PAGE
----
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Op-Ed: The Brooklyn Bus Network Redesign Needs to Have Public Town Halls

Allan Rosen, a former director of MTA NYCT Bus Planning, shares his thoughts on the latest Brooklyn Bus Network Redesign outreach efforts.
One of the MTA Bus Network Redesign meetings.

By Allan Rosen

The MTA completed its five open houses and 13 pop-up sessions (including four MetroCard Mobile Sales events) for the Brooklyn Bus Network Redesign on June 9. That was in addition to its 18 virtual meetings earlier this year.

These events were poorly publicized, only mentioned on the MTA website and in an occasional news article, TV news story, or an e-mail from an elected official. There were no signs on the buses or digital displays specifically referring to these meetings. There were a few handouts available on buses only with a link to the MTA website, and occasional mention of the Redesign on buses with digital displays, but no mention of any outreach.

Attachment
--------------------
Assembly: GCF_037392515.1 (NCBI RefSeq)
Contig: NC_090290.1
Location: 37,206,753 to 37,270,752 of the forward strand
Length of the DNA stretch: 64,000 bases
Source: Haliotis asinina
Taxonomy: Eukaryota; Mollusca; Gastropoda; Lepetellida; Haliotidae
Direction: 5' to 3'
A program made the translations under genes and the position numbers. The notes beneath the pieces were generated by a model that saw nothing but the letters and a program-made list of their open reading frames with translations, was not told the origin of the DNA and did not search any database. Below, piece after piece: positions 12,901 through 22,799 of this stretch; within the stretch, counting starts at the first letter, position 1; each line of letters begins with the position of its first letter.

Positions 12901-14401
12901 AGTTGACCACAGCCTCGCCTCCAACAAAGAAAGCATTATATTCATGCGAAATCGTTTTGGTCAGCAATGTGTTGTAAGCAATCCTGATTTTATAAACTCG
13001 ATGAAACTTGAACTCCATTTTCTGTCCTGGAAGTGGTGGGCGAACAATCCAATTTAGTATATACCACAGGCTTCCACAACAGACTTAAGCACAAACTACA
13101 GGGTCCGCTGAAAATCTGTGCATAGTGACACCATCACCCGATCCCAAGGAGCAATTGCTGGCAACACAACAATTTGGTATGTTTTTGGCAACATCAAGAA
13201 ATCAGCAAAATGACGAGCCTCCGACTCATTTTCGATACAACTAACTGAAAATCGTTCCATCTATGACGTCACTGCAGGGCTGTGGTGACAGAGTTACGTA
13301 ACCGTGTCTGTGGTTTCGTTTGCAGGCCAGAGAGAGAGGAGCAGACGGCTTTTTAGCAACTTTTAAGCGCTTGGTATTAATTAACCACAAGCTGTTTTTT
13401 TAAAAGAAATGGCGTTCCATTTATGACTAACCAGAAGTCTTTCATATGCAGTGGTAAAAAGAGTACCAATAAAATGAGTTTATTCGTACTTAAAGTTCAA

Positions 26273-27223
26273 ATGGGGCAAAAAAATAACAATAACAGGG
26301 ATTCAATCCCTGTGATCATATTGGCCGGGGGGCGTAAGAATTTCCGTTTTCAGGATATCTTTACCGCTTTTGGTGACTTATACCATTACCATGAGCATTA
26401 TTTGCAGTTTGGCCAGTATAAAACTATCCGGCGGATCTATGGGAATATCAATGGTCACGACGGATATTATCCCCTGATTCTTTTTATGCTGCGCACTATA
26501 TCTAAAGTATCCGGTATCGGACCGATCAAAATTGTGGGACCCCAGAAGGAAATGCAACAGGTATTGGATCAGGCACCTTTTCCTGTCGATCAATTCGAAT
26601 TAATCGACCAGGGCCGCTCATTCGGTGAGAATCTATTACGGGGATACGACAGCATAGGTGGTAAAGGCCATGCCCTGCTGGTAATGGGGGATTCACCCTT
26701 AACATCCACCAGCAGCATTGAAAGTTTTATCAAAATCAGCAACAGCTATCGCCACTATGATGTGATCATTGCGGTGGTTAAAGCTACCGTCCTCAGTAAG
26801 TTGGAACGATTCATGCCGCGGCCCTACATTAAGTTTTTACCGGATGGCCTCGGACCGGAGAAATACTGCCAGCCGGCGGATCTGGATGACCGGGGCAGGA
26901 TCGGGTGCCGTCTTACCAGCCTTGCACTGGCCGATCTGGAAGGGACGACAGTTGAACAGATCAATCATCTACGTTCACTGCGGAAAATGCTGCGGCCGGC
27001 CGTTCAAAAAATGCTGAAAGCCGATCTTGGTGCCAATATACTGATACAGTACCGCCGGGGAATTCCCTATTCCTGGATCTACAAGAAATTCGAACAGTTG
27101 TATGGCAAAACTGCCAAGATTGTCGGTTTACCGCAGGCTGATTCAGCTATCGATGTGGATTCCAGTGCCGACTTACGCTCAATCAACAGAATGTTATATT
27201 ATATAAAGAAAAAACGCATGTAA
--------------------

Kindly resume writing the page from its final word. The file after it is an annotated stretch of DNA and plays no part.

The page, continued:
There have been no real discussions with communities where the MTA justifies its decisions with data and adequately answers questions. At its Pop-Up events, the MTA stationed three personnel in or near subway stations wearing buttons where riders were supposed to approach them with questions about the Redesign. The staff were accompanied by two signs hanging on the wall.

However, there were no signs at MetroCard Bus Mobile Events, only three people with buttons saying “Ask Me About the Brooklyn Bus Network Redesign.”